Hiking Frog Mountain (Babad Do'ag)
Catalina Mountains Travel Blog› entry 5 of 21 › view all entries
Babad Do'ag is a Tohono O'ohdam word meaning 'Frog Mountain', Babad Do'ag was the traditional name the Tohono Indians gave the Catalina Mountains. It is located along the most scenic and only paved road leading up to the top of Mount Lemmon. The trek up to Babad Do'ag vista is a challenging one especially through the boulder filled wash basin below the vista that Steve chose as our beginning point. To get to the starting point of the hike, we took Tanque Verde Road east to the Catalina Highway and followed the highway to the base of the Catalina Mountains, where the road starts to climb. Instead of taking all 8 cars, we decided to car-pool in two cars and park the rest at Le Buzz. From there, it was 2.6 miles to the Babad Do'ag overlook point, where we parked the two cars we had car-pooled in.
Babad Do'ag is rated a B2 hike, this is an intermediate hike. Its about a 4 mile hike and took about 4 hours to hike through huge boulders. Babad Do'ag head trail is about 2.6 miles up the Catalina Highway: we scrambled up the boulder filled canyon and took a rest at the waterfall. We then had a pleasant ramble up the ridge takes you to a knoll at 4,700 feet. This high point is 1,150 vertical feet above the 3,550-foot trail head. As with the last 4 night hikes I have been on, my friend Joe has faithfully been the designated driver to Sabino Canyon and tonight to the Catalinas where the hike began.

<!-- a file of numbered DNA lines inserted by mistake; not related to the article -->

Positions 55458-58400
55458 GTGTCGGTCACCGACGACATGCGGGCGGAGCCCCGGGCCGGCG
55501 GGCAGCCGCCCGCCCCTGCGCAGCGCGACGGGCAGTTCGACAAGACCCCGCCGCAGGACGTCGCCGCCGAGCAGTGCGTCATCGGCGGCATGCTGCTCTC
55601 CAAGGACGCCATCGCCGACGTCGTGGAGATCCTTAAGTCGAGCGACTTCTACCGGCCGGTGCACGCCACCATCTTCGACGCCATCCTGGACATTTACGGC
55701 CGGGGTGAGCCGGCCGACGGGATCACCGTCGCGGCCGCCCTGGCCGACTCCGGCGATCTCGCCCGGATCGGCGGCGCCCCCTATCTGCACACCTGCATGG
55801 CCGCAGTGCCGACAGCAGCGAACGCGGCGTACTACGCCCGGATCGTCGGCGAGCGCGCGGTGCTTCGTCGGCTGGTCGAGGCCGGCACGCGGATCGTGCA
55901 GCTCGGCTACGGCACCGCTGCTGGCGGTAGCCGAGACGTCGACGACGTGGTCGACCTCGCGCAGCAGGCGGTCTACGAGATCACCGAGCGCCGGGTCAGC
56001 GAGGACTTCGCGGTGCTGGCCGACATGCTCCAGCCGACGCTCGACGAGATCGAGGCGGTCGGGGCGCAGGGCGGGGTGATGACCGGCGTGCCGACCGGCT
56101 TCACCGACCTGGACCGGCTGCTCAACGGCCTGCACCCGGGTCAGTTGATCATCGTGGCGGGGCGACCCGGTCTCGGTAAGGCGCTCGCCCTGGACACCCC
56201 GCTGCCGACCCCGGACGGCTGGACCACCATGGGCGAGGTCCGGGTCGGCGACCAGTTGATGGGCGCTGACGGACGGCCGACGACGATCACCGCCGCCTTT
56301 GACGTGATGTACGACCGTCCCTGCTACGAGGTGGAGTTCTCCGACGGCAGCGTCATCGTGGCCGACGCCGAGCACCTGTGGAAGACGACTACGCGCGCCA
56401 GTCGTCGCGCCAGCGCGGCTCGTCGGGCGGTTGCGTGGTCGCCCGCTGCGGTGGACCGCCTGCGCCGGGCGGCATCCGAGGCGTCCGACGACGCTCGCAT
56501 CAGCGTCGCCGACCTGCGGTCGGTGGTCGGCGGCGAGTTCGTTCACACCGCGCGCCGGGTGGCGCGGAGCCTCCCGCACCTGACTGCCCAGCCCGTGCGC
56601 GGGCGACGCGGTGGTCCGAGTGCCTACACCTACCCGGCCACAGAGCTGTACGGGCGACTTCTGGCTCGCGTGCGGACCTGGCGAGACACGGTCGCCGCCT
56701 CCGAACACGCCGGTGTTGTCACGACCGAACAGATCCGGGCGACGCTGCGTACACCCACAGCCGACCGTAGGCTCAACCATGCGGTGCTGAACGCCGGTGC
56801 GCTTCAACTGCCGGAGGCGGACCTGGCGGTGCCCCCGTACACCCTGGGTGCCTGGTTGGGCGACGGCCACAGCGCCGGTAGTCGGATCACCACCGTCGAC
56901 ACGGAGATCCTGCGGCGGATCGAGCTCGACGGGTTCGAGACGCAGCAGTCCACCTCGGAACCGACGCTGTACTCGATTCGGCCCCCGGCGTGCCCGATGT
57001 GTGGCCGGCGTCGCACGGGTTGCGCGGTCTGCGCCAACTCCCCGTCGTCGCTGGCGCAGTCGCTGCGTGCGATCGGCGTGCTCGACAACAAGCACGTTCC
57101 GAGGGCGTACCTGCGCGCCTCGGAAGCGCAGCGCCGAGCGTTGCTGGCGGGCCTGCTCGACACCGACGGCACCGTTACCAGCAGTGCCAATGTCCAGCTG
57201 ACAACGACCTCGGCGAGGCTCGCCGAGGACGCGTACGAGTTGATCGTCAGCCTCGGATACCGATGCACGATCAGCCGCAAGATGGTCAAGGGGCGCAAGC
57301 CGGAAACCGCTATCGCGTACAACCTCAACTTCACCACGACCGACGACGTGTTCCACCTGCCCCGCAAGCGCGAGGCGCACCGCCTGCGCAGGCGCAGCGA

Instead of beginning the hike ordinarily by piddling along the highway for a while and then to the canyon side, Steve (Mr.X) decided he had a surprise in store for us: we began the hike from the Canyon basin below the trail. The basin is filled with large boulders and steep climbs created by the movement of water through the basin during the monsoon months.
At the base of the waterfall we found resting and stopped for a while to replenish lost water and snack in preparation for an almost 65 degree climb to the trail head where a post marking the end of the trail is displayed. In the night, everything is a little bit more difficult (especially in the desert where the plants can be more dangerous than the animals). A few of the hikers got prickly stuff on their clothes while I got my knee bruised after slipping and hitting my knee on a sharp stone the last quarter mile to the trail head. I do not know if hiking Blacketts made a difference in my stamina levels, but I seemed to be more confident hiking Babad Do'ag and less exhausted at the end of the 4 and a half hour hike.